New findings to help multiple sclerosis patients?

Posted on 05 September 2011

A research breakthrough in multiple sclerosis could help those paying for care because of the condition.

Inhibiting the ability of immune cells to use fatty acids as fuel was seen to significantly slow progression of the condition in an animal model study published in journal Scientific Reports.

Researchers at the University of California San Diego found that by inhibiting a single enzyme that helps immune cells exploit the single enzyme caused the cells to starve and die, preventing further inflammatory damage.

Scientist Leah P Shriver explained: "We expect that because immune cells not in lesions in the central nervous system are able to use available glucose, they will function just fine during infection and that inhibition of this pathway would not produce general immune suppression."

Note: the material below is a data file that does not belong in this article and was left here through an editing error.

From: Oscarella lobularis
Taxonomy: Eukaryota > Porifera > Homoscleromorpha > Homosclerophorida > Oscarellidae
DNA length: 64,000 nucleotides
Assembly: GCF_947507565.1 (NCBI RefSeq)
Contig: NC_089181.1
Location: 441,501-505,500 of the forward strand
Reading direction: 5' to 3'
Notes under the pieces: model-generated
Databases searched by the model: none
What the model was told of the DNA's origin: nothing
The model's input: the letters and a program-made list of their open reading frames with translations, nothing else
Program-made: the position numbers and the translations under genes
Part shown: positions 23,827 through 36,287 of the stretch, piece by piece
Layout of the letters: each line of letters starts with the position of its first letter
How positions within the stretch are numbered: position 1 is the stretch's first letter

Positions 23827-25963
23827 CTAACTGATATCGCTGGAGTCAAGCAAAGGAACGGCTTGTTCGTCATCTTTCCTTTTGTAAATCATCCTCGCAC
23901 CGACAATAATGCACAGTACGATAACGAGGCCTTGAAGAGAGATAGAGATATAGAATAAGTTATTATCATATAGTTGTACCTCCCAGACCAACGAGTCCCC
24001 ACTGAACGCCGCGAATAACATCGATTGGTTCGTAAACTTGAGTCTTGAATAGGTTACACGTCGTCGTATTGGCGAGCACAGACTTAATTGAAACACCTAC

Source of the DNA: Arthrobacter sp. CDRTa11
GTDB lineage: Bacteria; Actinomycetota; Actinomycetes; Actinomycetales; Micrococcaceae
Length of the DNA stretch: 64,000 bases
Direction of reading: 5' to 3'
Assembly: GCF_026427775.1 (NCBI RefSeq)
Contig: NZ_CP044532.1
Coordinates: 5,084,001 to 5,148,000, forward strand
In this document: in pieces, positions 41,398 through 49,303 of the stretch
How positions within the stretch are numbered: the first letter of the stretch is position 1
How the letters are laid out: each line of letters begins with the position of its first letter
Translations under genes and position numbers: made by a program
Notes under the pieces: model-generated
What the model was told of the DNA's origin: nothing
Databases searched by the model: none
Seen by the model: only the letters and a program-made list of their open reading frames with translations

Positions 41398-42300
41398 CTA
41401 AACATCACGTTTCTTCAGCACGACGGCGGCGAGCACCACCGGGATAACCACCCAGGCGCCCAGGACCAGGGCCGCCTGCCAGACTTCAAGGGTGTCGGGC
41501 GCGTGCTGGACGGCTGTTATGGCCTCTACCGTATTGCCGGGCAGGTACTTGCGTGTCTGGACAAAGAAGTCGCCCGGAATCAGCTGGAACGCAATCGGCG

This follows news that a potential treatment for the condition known as fingolimod has been rejected by the National Institute for Clinical Excellence.

Posted by Natalie Edwards

 

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